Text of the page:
How to Qualify for Section 8 Housing

The program provides housing support to many low- and moderate-income families around the United States.

Moreover, Section 8 benefits are federally funded by the U.S. Department of Housing and Urban Development (HUD) but are administered locally by public housing agencies (PHA) that receive the funds.

These agencies will provide vouchers that the applicants use to afford rental housing, which must meet the PHA health and safety standards.

To determine eligibility, the program considers the family’s gross annual income along with many other factors.

However, many states have closed their waiting lists and no longer accept applications.

As for current beneficiaries, they must continue to meet eligibility requirements to keep receiving benefits.

Many of these benefits include special programs that families must be part of to reach financial independence and reach their financial or career goals.

The main benefit includes a partial or complete subsidy of affordable housing for families.

This payment is made on behalf of the PHA directly to the landlord of a property where the participants choose to live in.

To learn more about the program eligibility requirements, you can read the article below to learn more about Section 8 housing.

Learn About Qualifying for Section 8 Housing

You can apply for Section 8 benefits and qualify to receive them if you meet the programs’ requirements.

Since this program was created by the U.S. government to help qualifying low-income residents find low-cost housing options, you must meet the annual gross income levels set by your state of residence.

After you qualify for the program, you must still meet the income level requirement as well as the other program requisites.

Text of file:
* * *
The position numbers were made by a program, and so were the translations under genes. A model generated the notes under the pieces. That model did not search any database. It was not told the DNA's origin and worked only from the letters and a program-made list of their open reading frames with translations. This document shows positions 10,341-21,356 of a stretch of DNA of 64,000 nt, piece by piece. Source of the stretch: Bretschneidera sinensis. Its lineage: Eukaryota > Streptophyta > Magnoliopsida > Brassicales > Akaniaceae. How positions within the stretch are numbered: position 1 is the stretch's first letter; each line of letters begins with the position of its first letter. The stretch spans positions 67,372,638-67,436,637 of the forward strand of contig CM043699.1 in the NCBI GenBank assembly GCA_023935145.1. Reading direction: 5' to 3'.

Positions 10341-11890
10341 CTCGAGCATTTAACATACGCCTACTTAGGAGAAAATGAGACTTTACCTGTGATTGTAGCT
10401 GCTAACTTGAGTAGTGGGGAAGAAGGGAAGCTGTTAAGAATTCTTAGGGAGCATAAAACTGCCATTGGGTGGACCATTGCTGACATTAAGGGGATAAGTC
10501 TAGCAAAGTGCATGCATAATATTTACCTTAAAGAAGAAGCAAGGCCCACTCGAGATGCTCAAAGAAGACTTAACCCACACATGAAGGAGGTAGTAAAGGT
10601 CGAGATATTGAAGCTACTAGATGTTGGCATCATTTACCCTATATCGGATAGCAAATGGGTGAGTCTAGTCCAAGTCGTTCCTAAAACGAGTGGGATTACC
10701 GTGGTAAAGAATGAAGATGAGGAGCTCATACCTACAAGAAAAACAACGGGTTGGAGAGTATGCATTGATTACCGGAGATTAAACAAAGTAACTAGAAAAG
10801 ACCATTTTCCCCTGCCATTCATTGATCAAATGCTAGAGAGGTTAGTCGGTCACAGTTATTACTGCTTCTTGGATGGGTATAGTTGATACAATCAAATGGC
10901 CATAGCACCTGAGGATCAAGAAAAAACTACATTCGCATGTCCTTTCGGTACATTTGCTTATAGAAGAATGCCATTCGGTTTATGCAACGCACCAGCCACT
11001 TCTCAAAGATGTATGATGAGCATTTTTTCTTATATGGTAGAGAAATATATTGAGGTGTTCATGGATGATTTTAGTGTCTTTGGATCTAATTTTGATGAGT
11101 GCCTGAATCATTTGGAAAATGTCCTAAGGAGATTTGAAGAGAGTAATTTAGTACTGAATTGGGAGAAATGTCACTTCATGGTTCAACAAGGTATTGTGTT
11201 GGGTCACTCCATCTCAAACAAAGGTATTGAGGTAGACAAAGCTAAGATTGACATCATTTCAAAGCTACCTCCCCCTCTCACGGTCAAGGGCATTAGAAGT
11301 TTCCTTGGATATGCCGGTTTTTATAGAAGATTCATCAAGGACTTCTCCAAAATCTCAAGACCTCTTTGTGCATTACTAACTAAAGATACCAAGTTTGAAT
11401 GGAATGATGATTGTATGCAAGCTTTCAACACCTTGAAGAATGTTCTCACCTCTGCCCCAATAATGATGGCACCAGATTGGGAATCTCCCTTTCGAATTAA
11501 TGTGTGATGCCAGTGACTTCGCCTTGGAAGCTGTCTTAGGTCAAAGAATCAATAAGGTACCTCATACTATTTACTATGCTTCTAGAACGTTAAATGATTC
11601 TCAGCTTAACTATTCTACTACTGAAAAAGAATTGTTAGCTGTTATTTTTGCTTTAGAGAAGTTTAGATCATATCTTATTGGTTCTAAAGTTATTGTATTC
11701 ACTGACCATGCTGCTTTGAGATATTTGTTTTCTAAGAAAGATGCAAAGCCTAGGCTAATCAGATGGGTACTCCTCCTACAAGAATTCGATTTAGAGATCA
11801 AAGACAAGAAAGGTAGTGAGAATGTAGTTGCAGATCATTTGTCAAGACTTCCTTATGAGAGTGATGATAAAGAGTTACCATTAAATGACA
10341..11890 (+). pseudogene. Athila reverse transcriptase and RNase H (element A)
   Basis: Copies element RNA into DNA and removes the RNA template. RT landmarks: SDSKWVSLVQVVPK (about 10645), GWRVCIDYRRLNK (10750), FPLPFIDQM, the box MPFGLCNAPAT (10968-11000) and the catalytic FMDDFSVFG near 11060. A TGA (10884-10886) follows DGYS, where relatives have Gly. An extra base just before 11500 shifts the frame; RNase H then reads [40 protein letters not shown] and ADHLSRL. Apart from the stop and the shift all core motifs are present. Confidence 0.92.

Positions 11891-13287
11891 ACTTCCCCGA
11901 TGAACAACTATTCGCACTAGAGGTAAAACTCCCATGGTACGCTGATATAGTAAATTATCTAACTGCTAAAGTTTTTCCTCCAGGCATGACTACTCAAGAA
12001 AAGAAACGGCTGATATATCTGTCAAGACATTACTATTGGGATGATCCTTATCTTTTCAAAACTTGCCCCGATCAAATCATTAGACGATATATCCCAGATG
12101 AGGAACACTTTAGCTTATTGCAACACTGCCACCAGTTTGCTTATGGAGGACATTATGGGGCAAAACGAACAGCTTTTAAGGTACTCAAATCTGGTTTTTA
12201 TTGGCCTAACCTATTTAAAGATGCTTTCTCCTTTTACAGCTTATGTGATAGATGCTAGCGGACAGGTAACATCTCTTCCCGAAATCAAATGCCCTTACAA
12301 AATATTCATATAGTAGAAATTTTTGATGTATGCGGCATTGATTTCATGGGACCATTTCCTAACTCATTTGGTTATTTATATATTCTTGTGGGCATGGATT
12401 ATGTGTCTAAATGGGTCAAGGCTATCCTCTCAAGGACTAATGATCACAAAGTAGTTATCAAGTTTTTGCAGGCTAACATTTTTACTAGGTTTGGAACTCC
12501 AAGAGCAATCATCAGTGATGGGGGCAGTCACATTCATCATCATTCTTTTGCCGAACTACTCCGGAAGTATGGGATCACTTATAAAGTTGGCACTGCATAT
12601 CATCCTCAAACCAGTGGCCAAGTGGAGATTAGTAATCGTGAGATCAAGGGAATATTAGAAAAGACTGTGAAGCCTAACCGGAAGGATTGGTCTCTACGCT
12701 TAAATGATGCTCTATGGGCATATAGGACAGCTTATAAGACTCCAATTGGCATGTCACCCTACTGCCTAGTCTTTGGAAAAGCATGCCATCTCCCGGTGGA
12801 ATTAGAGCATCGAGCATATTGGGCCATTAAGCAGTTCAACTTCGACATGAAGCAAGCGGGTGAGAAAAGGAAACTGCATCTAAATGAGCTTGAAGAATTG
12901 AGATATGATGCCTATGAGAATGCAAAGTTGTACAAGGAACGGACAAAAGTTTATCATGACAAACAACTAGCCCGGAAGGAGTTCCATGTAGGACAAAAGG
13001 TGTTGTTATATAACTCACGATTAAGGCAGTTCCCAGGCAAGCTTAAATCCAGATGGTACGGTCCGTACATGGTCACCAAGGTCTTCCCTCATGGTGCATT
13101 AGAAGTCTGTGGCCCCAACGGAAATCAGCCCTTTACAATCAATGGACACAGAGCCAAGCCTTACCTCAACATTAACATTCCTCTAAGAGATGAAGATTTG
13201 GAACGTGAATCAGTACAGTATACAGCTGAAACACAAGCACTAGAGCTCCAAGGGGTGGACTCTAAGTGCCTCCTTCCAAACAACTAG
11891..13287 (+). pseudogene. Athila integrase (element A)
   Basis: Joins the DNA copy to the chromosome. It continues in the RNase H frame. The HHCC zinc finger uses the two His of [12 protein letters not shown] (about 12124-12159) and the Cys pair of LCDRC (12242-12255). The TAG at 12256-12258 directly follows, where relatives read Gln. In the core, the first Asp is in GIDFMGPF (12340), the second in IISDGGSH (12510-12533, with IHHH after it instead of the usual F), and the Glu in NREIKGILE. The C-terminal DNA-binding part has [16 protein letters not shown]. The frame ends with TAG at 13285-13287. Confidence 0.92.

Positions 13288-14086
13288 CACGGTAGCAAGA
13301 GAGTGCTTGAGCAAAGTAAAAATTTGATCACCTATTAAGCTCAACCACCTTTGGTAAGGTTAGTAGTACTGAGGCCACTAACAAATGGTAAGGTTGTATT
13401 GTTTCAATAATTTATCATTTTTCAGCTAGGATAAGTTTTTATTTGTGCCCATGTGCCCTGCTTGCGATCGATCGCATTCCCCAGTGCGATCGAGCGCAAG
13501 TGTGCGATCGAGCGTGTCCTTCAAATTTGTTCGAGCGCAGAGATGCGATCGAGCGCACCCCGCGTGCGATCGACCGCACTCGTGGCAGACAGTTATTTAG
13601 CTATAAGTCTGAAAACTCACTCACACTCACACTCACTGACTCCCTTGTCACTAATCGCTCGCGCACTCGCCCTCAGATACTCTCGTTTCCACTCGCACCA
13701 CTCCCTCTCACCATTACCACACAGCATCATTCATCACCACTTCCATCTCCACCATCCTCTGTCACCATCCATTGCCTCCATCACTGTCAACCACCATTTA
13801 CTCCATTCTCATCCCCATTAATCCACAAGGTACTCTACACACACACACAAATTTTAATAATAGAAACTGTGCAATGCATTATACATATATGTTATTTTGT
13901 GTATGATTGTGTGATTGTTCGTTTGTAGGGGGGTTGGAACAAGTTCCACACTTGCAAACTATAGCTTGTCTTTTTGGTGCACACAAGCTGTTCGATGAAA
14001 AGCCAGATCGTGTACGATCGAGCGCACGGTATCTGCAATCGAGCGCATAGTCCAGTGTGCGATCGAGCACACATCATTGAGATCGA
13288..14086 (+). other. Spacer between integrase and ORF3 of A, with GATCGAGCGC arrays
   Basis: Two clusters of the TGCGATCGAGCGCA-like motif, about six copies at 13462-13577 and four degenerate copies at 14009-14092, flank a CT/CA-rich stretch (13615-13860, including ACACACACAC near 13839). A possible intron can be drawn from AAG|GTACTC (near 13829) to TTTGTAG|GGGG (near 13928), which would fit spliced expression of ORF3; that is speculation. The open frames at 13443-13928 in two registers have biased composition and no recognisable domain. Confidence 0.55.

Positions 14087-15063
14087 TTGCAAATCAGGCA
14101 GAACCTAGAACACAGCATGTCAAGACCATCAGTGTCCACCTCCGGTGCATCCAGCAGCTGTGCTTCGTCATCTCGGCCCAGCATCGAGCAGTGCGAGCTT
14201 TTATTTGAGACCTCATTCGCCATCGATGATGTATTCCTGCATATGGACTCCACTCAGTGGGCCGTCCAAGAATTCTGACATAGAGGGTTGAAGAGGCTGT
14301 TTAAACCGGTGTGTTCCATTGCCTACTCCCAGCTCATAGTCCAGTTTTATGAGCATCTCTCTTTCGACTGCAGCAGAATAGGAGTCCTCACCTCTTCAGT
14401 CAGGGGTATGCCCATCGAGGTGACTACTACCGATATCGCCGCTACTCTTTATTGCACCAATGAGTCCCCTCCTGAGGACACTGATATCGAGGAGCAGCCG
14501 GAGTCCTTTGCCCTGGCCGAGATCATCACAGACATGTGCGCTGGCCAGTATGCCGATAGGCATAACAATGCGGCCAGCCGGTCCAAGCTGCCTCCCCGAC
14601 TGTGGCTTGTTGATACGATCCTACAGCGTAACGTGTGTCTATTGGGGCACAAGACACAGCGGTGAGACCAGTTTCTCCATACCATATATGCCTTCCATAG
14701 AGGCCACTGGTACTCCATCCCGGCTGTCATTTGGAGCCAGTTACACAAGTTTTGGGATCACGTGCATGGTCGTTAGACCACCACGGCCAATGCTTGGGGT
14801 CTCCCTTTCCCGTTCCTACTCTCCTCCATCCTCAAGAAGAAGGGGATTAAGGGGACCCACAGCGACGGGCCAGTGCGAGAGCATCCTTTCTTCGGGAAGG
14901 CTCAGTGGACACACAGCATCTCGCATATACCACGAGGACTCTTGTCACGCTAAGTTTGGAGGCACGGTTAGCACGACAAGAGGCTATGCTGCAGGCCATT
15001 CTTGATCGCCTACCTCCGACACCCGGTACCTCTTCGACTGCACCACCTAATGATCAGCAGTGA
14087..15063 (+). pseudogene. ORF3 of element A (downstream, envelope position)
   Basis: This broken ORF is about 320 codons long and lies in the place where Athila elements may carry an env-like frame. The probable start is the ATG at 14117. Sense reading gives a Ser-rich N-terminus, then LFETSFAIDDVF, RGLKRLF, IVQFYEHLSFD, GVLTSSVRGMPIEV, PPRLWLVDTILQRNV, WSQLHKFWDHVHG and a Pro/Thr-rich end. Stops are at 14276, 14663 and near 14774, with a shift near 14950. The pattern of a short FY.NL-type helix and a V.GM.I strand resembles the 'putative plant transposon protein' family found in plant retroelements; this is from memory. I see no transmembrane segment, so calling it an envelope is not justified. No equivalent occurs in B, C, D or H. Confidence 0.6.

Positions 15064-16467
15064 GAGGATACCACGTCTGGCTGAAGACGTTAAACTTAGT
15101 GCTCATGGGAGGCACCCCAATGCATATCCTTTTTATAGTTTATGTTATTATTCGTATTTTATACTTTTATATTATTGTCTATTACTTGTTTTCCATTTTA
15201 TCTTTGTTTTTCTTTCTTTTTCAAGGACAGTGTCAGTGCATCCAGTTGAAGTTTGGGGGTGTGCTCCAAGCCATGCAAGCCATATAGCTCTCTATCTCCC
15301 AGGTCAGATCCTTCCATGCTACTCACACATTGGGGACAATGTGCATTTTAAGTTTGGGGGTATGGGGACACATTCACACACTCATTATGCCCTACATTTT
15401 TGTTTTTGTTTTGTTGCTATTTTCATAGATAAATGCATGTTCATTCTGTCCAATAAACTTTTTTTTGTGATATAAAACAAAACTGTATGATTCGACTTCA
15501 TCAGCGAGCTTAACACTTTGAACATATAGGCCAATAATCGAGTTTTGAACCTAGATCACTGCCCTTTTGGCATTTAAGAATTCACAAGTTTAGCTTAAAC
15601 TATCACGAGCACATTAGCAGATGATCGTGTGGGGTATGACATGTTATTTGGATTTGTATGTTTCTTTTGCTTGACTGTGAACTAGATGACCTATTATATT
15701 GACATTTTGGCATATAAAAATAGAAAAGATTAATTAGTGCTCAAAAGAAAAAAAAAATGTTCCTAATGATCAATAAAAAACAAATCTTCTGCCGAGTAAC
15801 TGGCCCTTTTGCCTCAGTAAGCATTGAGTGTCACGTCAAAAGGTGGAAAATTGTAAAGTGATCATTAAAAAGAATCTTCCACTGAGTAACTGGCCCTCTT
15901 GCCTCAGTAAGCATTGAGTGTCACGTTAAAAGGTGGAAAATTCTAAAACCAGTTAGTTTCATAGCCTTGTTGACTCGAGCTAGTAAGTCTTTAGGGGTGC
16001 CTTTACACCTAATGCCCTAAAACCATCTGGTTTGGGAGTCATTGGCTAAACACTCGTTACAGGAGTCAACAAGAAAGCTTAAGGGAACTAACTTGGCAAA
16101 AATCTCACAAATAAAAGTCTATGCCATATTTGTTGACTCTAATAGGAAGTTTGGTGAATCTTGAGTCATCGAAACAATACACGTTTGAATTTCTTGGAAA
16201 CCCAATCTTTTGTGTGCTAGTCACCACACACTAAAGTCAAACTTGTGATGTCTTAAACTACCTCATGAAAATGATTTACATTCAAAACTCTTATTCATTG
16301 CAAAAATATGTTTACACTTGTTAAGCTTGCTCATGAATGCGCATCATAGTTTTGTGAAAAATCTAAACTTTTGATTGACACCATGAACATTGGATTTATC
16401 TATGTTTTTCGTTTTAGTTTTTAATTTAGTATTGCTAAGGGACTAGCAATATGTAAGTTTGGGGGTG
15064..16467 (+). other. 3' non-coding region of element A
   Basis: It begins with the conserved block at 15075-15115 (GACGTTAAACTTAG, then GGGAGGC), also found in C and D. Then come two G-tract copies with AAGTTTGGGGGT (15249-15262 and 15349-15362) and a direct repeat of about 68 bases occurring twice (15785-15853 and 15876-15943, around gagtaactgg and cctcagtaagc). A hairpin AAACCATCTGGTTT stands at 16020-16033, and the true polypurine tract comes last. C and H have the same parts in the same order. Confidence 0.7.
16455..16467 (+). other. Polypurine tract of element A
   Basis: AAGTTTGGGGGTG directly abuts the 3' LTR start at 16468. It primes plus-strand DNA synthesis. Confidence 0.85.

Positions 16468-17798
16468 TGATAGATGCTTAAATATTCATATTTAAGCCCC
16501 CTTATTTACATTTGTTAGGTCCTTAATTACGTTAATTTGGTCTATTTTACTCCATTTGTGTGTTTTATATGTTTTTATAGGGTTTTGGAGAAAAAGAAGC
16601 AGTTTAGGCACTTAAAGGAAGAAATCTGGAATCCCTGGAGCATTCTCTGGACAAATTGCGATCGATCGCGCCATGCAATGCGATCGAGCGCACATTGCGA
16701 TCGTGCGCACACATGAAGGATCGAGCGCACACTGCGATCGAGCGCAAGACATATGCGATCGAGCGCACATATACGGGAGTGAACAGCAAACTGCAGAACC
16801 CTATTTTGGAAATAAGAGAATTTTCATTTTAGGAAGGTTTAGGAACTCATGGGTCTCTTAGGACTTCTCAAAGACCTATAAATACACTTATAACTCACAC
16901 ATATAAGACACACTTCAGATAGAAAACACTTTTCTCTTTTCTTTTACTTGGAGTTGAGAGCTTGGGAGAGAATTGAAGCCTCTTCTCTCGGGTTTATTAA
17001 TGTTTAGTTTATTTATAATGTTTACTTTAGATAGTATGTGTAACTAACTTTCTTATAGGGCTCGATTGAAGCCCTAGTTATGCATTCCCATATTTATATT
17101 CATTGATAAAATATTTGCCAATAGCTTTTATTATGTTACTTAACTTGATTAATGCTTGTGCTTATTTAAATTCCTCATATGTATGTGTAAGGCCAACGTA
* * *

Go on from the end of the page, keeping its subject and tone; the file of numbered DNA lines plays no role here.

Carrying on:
The PHA that determines your benefits takes in to account the following:

  • Family size and composition
  • Personal history
  • Assets you own
  • Citizenship or legal immigrant status
  • Eviction History

The local public agency that you apply in will consider this information to determine your aid.

While you may qualify when you earn $15,000 a year, you may earn more money and still qualify depending on your family size and composition.

Due to the high demand for benefits in this program, the HUD prioritizes extremely low-income families, especially those who have received benefits in the past.

For this reason, your application may take a couple of weeks before the PHA process it.

To estimate your complete eligibility for housing, you must submit all the information that your local agency requires you to submit.

Moreover, the PHA also gathers more of your personal information from other third parties. This includes information from banks, previous employers, other local agencies and more.

The agency also considers other factors such as your family’s lifestyle including spending habits and any past drug use.

Once the PHA determines that you are eligible for benefits they will inform you of the amount that you will receive to pay for a low-cost rental home.

Learn About Income Requirements for Section 8 Applicants

You can learn more about how to apply and qualify for Section 8 housing benefits by familiarizing yourself with the income requirements.

The program’s main target category are low-income families in the United States.